PD: What inspires you the most?
Jay: All sorts of things, everything. You never know when things are going to pop up. I can get feeling out of music, I could do an entire collection based on the whopper. Did you see the Burger King commercial for the Whopperettes?
PD: During the Superbowl?
Jay: They totally made a collection of clothes based off onions. I mean I know that they’re costumes. But it just proves that you can boil down, no pun intended, an onion. You know the part of the onion that you pull back and it’s sheer and slimy? I‘ve seen rain wear like that, and you can make a rain slicker over something white with stripes or pleated and you can make a top with some sort of white pant or you can do a red onion that has that sort of purple and white theme and you can create a 20 piece collection based off of that. Just proving that anything can be inspiring, and take anything and dissect it and make something out of it and that’s design.
PD: Although you won “Project Runway,” did you ever think that you shouldn’t have won it or wish that you could do something different?
Jay: No, whatever happens, happens. For me it wasn’t about winning. I just have happened to have won. I didn’t take the prize money,so, I’m not really financially above anyone else that was on that show. I would have played the game exactly the same and I’m no better off than any of the other contestants. There are people that got eliminated early in the show that are fantastic designers. Nora is in WWD because she designed the relaunch of this line and she’s getting great attention for it and she’s a fantastic designer and she makes great, cool stuff. Kevin is an awesome designer, Kara Saun is a great designer. Everyone was on that show for a reason, and everyone had their own vision. I have no right to comment on someone else’s work.
PD: Have you ever solved Rubik’s Cube?
Jay: Hell no! I am not smart like that. I’m a designer, I ain’t no scientist.
PD: What was your high school GPA, and were you the artsy type?
Jay: GPA? I was never a stand out student. I never failed things but who gives a ***. I was concentrating on other things.
PD: And, were you the artsy type?
Jay: What do you think? I was making costumes with a skirt on the inside and dancing around my front yard. Do you think I was artsy? Dumb question. Of course I was artsy, and in high school it comes with such a stigma. You’re weird, you’re freaky, you’re alternative and then you go out in the real world and you’re fucking cool. My friends from high school who were like football players came to my “Project Jay” premier and they used to think the stuff was weird and now it’s cool.
PD: Did you have a Mohawk in high school?
Jay: Hell no, I was not punk. All my friends listened to The Cure and Morrissey and I was kind of hung up on other things. I don’t remember what I listened to. I remember being into the Pet Shop Boys, which is soooo gay.
PD: what was your most embarrassing moment?
Jay: In my whole life? I don’t know, who thinks of those things? I never really thought about that. I don’t really have embarrassing moments. I think if I was like putting myself out there to be embarrassed, like maybe going to the Grammy awards and I decided to forgo wearing a tuxedo and instead wear a towel and someone came up and ripped the towel off of me and then I’m naked on stage trying to present an award. But all the rest of that little stuff is just like, you can’t get embarrassed over that dumb life shit. I’m embarrassed that I was ever born!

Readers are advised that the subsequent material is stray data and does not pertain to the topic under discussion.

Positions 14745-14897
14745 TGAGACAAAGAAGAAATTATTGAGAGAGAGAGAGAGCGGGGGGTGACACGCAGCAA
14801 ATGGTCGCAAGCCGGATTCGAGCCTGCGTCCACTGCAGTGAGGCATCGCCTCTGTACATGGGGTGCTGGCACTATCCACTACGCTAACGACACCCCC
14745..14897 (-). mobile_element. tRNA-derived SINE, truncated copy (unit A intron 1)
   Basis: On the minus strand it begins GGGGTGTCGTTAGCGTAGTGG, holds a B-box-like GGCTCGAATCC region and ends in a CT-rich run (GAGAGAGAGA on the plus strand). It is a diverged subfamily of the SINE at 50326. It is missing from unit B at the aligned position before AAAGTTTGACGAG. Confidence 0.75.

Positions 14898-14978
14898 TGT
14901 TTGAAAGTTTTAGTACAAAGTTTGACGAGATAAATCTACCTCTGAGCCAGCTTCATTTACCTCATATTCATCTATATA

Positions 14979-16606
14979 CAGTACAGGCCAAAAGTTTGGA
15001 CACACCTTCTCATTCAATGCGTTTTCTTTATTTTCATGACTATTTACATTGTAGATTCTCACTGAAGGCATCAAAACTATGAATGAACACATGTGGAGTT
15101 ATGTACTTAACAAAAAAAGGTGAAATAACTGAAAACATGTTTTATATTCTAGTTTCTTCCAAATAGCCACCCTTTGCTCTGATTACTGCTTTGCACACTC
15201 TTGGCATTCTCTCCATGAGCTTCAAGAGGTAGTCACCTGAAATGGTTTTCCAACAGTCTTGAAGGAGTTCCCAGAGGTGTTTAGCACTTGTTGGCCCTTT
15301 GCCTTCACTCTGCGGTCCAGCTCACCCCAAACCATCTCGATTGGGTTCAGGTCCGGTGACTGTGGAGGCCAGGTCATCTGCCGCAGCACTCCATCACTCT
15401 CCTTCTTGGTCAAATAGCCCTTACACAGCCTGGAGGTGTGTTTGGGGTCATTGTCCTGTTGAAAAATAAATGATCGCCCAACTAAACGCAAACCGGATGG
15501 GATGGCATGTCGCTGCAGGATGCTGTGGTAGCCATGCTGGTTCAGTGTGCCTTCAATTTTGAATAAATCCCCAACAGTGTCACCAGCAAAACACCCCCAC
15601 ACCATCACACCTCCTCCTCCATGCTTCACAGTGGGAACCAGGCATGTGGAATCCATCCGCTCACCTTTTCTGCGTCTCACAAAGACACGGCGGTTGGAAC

PD: What makes you most happy?
Jay: Free time. I love sleep time, laying-around-on-a-Sunday time, stuffing-my-face-full-of-good-food time, chicken finger, French fry time. I enjoy free time.
PD: Tell us something shocking about yourself.
Jay: I am actually Nicolette Sheridan. I’m serious, we split our time. Nothing really shocking about me.
PD: How much of project runway is re
Jay: All of it.
PD: It’s all real?
Jay: You’re in such a concentrated place, and they’re filming everything. There were two cameras pointed at my bed every night, looking at me while I slept. There is so much information. Of course, there are people like Wendy Pepper who will act up for the camera, but that was her decision. No one told her to act like that. Santino acts up. He knows the camera is there. The crew hardly ever talks to you. It really is very real. I was never told to say anything, ever.
PD: Do they edit it fairly?
Jay: Oh they edit it whacked. I was much more of a bitch-face on the show and the made me this funny loveable guy. On the flip side of it is what you saw on “Project Jay” which is me as a human being and I do talk normal at times and I’m extremely vulgar. They showed Kara Saun and she does have fun moments and is laughable, but they showed her to be serious and professional. Starr, the lawyer, who is very funny, they only showed her crying. They show you what they want to show you.
PD: When will your collection be out? When can we go to the store and purchase something by Jay?
Jay: Well I am showing in September so in stores next spring. And what does it look like? I ain’t going to tell you, but it will be men’s and women’s, so be prepared! Get out your debit card.
You can take a look at Jay’s Web site at http://www.jaymccarroll.com